(July 11, 2016 | Washington, D.C.) Robert F. Kennedy Human Rights condemns the continued arbitrary detention of Francisco Marquez and Gabriel San Miguel, two young opposition activists from the Voluntad Popular Party who were helping to validate signatures for the recall referendum in Venezuela.
On June 19, Marquez and San Miguel were travelling from Caracas to Portuguesa State in order to collaborate with the signature validation process for the recall referendum. Approximately at 7pm that day, they were stopped at the Apartadero toll in Cojedes and detained without an arrest warrant by the Bolivarian National Guard. Their campaign material, money and cell phones were confiscated and they were interrogated by members of the Bolivarian National Intelligence Service (SEBIN) and were prevented to communicate with their families or lawyers. They were later transferred to the Penitentiary of San Juan de Los Morros in Cojedes, where they remain to date. On June 23, a judge confirmed their detention on trumped up charges of money laundering and incitement to violence, crimes loosely attributed to anyone who questions or challenges the Venezuelan government these days.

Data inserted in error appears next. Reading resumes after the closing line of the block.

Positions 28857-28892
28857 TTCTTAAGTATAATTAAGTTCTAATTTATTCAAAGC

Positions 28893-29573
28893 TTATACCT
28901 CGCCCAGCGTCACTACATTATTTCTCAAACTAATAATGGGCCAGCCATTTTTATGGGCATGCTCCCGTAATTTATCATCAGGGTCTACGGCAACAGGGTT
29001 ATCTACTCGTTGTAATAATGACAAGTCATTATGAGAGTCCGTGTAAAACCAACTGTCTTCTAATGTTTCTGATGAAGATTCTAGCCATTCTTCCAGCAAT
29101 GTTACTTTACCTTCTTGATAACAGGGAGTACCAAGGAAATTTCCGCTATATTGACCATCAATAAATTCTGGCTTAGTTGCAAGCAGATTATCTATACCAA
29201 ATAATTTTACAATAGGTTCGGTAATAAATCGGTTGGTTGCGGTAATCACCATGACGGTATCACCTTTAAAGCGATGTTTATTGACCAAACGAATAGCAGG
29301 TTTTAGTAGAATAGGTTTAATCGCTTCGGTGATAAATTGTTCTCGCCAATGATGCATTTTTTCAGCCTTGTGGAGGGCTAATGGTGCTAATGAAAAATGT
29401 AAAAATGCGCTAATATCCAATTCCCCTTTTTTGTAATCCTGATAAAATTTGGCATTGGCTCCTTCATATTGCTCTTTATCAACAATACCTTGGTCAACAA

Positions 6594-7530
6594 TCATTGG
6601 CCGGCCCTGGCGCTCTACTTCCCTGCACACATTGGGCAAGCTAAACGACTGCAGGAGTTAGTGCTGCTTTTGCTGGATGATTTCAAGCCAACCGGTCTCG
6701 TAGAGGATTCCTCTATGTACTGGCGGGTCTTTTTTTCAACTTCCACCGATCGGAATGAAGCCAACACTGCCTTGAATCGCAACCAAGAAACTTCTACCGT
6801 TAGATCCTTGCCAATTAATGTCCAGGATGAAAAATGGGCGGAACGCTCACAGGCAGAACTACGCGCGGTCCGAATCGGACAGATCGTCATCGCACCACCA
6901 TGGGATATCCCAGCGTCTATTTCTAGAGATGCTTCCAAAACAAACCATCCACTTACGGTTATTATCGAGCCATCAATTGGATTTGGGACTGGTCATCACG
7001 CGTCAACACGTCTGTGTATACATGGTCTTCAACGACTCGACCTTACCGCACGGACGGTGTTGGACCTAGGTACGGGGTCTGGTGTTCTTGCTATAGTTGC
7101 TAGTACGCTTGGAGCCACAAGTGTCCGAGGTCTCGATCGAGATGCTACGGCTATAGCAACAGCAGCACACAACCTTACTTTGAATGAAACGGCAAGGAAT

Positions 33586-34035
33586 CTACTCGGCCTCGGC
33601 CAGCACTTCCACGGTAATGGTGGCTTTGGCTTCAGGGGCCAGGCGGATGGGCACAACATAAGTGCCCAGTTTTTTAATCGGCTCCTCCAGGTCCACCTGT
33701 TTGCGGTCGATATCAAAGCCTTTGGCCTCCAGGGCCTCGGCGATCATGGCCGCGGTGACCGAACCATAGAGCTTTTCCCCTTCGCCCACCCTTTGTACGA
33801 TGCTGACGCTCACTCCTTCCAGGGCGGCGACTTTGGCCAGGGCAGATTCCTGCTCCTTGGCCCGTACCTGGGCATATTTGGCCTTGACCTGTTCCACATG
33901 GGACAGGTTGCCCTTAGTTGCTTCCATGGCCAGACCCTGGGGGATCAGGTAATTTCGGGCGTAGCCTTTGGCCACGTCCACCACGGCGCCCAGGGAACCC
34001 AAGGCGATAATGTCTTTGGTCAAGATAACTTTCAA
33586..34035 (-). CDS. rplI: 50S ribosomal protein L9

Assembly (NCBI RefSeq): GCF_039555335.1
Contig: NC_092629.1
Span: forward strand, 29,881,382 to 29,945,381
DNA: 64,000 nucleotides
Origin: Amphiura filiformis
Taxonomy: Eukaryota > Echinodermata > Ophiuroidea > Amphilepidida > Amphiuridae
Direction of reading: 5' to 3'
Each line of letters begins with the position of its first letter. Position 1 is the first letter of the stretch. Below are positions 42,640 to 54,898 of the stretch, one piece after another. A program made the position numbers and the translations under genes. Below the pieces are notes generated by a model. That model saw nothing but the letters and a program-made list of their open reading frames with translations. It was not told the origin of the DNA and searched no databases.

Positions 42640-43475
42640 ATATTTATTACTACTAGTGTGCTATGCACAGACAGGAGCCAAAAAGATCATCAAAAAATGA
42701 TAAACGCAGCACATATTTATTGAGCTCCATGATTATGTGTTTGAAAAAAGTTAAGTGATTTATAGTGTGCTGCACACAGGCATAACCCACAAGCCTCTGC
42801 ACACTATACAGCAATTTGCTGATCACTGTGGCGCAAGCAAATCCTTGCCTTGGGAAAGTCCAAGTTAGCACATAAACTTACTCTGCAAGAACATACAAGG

“This latest arrest of opposition activists illustrates how far the government of Venezuela is willing to go to crack down on dissent when even validating signatures for a recall referendum is perceived as a threat” said Kerry Kennedy, President of Robert F. Kennedy Human Rights. “The right to promote a referendum is a basic component of a healthy democracy and any citizen should be able to advocate for it”
Even though democracy and rule of law in Venezuela have been on a downward spiral for the past 15 years, the February 2014 protests across the country demonstrated how the levels of frustration of Venezuelan people with the economic crisis, criminal rates and abuses by security forces had reached a new high. But these protests were also met with a stronger crackdown by the government and over 3.500 arbritrary detentions took place. The current number of political prisoners is estimated to be over 100 and include prominent political figures like opposition leader Leopoldo Lopez. However, more recently and on the heels of a recall referendum been promoted by large sectors of Venezuelan society, the repression is being extended to ordinary citizens who are actively promoting the referendum, such as Marquez and San Miguel.
“The recall referendum process is established by the Venezuelan Constitution” said Angelita Baeyens, Programs Director of RFKennedy Partners for Human Rights. “Nobody should be persecuted for promoting a constitutionally backed initiative”.
Robert F. Kennedy Human Rights will continue monitoring the human rights situation in Venezuela and calls on the Government to immediately release Francisco Marquez and Gabriel San Miguel, as well as all the other political prisoners.